is part of a series on "Information Assurance", an area in which our department has been
named a Center of Excellence.
- (23 Sept) The practice midterm
is now up. I'll post solutions early next week. This is roughly the same
length and difficulty as the real midterm will be, though the latter might not have
quite as many quantifier proofs.
- (23 Sept) Discussion #2 and its
its solution are posted.
- (22 Sept) There are now more questions and
answers on HW#2 posted. In particular, question #5 identifies a
typo in the book for Problem 2.6.2 -- my symbolic translation of
the second of the six premises is wrong and should be corrected for the
proof to work. (It should be
- (21 Sept) If you are planning to add the course and have not been
able to do so on SPIRE, it is important that you go to the CMPSCI main
office today as this is the last day of add/drop. At some point (they often
give you an extra day) you will start to need an approval from your academic
dean as well as from me to add. If I have orally told you that you are ok
to add the class, the CMPSCI main office staff will process your add.
- (21 Sept) I've posted the first questions
and answers on HW#2. Also, remember that lecture tomorrow is in Totman
MB9 rather than in Marston.
- (18 Sept) I made a few errors in the homework assignment, which will
be reflected in the solutions (which I hope to be able to hand out on paper
Monday or Wednesday). The murder mystery I gave you had three possible
solutions, not one, because I said "did not use both the bat and candlestick"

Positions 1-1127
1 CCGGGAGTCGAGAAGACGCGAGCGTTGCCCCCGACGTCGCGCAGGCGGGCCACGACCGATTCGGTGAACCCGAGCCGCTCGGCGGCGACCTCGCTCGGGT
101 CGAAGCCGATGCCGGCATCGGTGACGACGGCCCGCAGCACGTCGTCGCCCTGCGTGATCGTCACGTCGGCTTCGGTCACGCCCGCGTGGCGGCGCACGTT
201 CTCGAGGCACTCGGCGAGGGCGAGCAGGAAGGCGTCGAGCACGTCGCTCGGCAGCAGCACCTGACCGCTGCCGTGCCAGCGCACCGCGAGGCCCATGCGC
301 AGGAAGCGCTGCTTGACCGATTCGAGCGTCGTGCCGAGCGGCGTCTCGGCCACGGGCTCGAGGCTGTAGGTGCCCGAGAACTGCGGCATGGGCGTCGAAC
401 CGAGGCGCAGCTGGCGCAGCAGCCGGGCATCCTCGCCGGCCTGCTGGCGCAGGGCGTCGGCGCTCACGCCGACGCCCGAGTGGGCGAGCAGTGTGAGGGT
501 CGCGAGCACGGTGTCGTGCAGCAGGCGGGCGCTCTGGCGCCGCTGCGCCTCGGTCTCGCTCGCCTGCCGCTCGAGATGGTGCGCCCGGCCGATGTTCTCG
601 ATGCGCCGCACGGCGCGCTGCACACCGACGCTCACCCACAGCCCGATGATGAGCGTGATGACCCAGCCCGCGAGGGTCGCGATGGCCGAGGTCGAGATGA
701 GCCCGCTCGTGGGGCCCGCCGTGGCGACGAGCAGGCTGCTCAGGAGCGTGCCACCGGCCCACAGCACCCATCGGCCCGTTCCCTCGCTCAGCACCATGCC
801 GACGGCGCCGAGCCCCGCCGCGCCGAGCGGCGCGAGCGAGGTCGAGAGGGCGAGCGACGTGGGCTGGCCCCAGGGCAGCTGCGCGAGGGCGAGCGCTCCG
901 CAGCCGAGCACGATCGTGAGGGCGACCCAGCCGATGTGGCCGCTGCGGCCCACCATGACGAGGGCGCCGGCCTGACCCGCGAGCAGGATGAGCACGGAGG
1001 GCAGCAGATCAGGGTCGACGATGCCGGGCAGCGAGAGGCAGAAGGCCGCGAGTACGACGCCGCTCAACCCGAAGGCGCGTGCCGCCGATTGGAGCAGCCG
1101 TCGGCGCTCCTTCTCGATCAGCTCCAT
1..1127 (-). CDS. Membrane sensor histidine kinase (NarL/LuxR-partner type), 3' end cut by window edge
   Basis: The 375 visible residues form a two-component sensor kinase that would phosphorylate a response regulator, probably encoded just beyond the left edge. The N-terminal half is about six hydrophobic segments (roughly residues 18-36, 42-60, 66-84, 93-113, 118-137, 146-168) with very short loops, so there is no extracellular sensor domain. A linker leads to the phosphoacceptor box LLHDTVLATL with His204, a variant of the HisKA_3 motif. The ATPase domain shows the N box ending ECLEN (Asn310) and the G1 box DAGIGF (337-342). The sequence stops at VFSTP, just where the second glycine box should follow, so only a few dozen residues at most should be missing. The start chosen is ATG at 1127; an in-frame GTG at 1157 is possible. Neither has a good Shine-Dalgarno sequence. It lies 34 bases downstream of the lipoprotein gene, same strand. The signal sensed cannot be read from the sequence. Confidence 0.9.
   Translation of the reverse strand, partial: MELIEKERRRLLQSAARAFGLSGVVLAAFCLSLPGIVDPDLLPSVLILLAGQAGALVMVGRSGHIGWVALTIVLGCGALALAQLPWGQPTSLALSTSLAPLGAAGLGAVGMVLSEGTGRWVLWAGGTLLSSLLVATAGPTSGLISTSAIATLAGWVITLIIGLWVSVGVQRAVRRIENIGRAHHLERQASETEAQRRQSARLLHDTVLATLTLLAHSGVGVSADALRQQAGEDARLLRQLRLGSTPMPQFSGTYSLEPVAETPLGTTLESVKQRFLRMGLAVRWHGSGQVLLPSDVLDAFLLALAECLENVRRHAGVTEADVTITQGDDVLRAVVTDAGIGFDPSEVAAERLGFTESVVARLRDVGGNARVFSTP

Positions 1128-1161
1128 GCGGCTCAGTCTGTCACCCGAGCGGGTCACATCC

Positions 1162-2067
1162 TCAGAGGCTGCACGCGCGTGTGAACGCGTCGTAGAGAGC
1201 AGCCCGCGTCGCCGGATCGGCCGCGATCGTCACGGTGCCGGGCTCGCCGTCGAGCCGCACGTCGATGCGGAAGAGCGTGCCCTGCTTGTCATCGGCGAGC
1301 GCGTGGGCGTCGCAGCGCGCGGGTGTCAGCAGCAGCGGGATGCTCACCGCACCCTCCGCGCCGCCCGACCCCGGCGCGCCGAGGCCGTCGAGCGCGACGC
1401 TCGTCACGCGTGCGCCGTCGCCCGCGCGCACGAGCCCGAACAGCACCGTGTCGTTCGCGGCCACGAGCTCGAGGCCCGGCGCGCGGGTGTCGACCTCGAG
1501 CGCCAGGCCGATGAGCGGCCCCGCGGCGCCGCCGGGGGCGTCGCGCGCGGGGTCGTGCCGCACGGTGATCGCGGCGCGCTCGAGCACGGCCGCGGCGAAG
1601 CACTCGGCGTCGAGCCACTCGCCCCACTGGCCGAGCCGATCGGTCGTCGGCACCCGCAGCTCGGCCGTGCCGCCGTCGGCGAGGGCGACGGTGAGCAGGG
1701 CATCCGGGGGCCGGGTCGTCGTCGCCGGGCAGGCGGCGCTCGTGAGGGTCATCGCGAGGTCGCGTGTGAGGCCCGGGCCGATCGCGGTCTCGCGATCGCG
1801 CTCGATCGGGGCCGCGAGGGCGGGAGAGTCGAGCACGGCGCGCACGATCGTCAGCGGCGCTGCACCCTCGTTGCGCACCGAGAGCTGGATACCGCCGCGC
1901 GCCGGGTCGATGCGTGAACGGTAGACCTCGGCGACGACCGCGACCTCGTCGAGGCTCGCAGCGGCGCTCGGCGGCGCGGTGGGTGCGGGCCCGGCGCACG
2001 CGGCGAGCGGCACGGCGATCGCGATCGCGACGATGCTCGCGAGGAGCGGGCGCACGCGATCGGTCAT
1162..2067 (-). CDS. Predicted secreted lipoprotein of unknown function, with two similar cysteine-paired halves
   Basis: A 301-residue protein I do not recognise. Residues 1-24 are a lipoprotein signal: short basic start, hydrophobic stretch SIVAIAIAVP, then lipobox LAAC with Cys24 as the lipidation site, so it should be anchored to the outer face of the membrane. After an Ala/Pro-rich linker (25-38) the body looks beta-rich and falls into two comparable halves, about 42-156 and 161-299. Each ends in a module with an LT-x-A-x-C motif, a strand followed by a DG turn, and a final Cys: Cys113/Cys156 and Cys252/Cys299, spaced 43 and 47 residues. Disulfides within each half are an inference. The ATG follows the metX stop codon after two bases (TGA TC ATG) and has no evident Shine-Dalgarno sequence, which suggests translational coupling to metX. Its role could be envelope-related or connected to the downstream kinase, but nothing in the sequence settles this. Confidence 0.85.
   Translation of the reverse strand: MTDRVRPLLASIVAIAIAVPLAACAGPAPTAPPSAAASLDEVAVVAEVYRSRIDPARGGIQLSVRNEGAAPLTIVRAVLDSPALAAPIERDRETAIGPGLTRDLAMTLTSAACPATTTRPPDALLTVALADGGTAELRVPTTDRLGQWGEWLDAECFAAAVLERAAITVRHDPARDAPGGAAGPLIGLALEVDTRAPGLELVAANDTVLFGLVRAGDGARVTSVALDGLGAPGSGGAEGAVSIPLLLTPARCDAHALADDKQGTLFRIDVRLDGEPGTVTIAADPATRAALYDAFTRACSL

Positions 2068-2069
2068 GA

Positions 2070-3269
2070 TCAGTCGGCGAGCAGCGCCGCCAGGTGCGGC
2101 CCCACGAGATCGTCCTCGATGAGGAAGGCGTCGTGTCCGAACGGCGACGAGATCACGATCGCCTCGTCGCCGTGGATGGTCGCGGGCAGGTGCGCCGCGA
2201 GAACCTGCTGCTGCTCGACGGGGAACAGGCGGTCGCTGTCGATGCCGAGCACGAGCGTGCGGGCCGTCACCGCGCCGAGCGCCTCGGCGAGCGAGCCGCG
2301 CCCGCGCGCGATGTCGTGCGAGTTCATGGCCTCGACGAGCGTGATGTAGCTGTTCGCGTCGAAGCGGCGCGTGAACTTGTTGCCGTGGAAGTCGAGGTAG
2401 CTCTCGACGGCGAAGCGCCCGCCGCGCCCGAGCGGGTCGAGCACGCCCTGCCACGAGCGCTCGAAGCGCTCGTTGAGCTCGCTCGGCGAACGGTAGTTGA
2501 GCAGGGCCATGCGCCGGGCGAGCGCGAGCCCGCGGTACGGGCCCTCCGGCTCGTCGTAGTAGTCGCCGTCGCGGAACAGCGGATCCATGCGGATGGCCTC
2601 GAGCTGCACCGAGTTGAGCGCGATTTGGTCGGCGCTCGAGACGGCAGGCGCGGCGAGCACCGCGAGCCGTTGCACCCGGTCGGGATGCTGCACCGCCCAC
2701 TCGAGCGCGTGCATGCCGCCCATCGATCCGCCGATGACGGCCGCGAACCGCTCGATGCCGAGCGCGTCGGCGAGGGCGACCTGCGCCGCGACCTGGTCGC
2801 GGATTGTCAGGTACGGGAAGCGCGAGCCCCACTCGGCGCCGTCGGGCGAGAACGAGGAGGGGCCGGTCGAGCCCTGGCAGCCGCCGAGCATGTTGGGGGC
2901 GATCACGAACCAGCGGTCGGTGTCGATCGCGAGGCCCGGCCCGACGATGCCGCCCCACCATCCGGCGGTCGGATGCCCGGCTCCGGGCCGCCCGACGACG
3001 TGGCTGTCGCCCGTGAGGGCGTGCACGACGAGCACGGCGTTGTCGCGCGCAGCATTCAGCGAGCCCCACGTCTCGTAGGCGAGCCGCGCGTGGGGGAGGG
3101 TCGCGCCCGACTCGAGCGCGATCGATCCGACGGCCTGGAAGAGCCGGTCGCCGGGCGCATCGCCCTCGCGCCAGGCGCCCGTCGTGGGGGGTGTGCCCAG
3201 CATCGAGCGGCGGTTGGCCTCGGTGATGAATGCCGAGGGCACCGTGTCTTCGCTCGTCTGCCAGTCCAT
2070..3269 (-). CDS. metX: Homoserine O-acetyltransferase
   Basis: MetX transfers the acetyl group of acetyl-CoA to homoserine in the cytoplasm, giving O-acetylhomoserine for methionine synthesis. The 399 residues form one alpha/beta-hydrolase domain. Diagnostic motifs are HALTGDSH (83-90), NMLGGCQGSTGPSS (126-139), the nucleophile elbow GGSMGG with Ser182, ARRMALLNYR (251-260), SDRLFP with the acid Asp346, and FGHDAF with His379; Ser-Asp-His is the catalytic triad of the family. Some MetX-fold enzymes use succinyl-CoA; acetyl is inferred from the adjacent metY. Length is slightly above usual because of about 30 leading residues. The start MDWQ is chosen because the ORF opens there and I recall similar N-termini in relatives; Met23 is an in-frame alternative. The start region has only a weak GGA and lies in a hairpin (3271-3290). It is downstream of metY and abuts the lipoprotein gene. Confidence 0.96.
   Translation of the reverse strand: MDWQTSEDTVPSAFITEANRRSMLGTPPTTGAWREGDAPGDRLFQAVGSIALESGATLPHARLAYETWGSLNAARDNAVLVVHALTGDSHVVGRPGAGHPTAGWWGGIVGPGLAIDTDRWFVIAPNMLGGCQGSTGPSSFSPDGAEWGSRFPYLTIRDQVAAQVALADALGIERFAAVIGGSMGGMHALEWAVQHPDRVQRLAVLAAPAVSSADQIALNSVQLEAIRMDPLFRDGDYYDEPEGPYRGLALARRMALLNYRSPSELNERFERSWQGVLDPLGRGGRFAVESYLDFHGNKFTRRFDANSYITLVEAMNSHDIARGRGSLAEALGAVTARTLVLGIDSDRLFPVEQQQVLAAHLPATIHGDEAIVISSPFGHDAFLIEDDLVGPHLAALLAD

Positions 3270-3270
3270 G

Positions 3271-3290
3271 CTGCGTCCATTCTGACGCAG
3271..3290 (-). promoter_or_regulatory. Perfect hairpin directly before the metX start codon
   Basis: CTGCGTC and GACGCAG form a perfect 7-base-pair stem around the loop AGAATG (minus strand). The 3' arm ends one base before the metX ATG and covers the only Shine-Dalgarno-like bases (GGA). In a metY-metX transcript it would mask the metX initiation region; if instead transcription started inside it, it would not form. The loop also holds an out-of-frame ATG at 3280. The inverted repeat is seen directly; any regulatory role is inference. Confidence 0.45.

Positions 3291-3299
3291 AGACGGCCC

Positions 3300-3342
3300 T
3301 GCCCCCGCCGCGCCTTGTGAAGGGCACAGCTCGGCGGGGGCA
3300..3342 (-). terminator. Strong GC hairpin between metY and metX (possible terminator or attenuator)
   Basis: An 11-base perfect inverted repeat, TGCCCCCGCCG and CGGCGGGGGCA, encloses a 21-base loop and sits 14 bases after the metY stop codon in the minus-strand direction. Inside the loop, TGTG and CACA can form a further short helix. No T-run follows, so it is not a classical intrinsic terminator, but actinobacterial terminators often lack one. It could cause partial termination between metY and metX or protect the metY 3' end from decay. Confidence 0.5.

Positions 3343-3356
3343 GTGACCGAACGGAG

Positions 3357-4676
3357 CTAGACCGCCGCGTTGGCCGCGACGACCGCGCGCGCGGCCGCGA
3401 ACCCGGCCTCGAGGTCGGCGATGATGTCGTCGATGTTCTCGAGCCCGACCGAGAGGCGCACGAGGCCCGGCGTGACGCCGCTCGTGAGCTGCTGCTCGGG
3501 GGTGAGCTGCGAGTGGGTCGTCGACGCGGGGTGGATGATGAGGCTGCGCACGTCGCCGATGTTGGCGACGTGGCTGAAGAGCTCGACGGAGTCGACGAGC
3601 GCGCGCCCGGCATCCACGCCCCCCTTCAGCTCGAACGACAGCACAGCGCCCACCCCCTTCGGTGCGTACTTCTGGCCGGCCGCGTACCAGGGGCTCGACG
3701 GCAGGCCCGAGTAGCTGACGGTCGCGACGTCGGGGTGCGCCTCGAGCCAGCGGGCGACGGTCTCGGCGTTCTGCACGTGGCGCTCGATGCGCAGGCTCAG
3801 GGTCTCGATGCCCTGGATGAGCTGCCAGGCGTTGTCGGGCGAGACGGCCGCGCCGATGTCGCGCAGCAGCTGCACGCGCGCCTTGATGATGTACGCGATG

in clue II when I meant "did not use either the bat or the candlestick".
Also in 1.8.1 (b) I referred to "indirect proof", which is another name for
"proof by contrapositive" that I neglected to mention in the text. Finally,
1.5.4 (b) and 1.5.5 (b) were problems inviting speculation and should be
thought of as extra credit. (Though 1.5.4 (b) would have been a good specific
problem if I had phrased it better...)
- (16 Sept) I encourage everyone eligible to register and vote in the
November elections. In particular, the total turnout of students and Amherst
residents influences how seriously politicians take students, Amherst, UMass,
and their particular issues. There is a large voter registration event on
Saturday 18 September, 1-4 pm, on the Haigis Mall on campus.
- (16 Sept) The HW#2 assignment, due Fri 24
September, is now posted.
- (15 Sept) The text and
solutions for Discussion #1 are now available.
- (13 Sept) I have now posted some
questions and answers on HW#1.
- (13 Sept) Office hours for our TA, Harish Venkataramani, are 1-2:30
on Monday and Tuesday, in LGRT 220.